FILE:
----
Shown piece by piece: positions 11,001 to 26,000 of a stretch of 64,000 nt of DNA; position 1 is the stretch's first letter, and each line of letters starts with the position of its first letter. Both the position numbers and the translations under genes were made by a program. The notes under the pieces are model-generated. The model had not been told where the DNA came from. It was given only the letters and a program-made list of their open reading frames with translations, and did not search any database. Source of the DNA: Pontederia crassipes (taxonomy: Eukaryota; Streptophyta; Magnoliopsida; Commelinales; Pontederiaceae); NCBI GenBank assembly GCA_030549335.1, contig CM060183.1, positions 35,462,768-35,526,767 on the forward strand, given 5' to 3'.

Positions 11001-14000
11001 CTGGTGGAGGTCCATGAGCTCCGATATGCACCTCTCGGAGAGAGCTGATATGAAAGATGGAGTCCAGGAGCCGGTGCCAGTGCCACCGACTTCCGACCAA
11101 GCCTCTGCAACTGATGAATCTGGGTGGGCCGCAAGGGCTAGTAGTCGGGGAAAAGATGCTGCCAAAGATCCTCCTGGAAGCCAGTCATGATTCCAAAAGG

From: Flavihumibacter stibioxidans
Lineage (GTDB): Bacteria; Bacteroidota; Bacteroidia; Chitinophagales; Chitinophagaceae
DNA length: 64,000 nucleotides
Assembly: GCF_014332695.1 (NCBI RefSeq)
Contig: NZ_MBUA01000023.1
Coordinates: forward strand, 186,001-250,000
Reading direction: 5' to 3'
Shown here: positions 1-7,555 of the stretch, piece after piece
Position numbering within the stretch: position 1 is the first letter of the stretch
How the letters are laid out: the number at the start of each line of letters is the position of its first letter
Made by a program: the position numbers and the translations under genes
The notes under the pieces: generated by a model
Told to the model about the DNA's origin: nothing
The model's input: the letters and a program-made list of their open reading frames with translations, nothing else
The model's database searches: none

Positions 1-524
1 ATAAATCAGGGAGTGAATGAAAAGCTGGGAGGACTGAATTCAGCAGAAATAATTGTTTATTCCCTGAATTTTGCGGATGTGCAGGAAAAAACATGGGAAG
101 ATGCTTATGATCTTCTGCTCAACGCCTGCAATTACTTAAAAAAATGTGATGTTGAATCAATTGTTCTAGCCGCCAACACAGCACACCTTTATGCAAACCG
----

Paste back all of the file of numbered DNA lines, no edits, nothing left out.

Shown piece by piece: positions 11,001 to 26,000 of a stretch of 64,000 nt of DNA; position 1 is the stretch's first letter, and each line of letters starts with the position of its first letter. Both the position numbers and the translations under genes were made by a program. The notes under the pieces are model-generated. The model had not been told where the DNA came from. It was given only the letters and a program-made list of their open reading frames with translations, and did not search any database. Source of the DNA: Pontederia crassipes (taxonomy: Eukaryota; Streptophyta; Magnoliopsida; Commelinales; Pontederiaceae); NCBI GenBank assembly GCA_030549335.1, contig CM060183.1, positions 35,462,768-35,526,767 on the forward strand, given 5' to 3'.

Positions 11001-14000
11001 CTGGTGGAGGTCCATGAGCTCCGATATGCACCTCTCGGAGAGAGCTGATATGAAAGATGGAGTCCAGGAGCCGGTGCCAGTGCCACCGACTTCCGACCAA
11101 GCCTCTGCAACTGATGAATCTGGGTGGGCCGCAAGGGCTAGTAGTCGGGGAAAAGATGCTGCCAAAGATCCTCCTGGAAGCCAGTCATGATTCCAAAAGG

From: Flavihumibacter stibioxidans
Lineage (GTDB): Bacteria; Bacteroidota; Bacteroidia; Chitinophagales; Chitinophagaceae
DNA length: 64,000 nucleotides
Assembly: GCF_014332695.1 (NCBI RefSeq)
Contig: NZ_MBUA01000023.1
Coordinates: forward strand, 186,001-250,000
Reading direction: 5' to 3'
Shown here: positions 1-7,555 of the stretch, piece after piece
Position numbering within the stretch: position 1 is the first letter of the stretch
How the letters are laid out: the number at the start of each line of letters is the position of its first letter
Made by a program: the position numbers and the translations under genes
The notes under the pieces: generated by a model
Told to the model about the DNA's origin: nothing
The model's input: the letters and a program-made list of their open reading frames with translations, nothing else
The model's database searches: none

Positions 1-524
1 ATAAATCAGGGAGTGAATGAAAAGCTGGGAGGACTGAATTCAGCAGAAATAATTGTTTATTCCCTGAATTTTGCGGATGTGCAGGAAAAAACATGGGAAG
101 ATGCTTATGATCTTCTGCTCAACGCCTGCAATTACTTAAAAAAATGTGATGTTGAATCAATTGTTCTAGCCGCCAACACAGCACACCTTTATGCAAACCG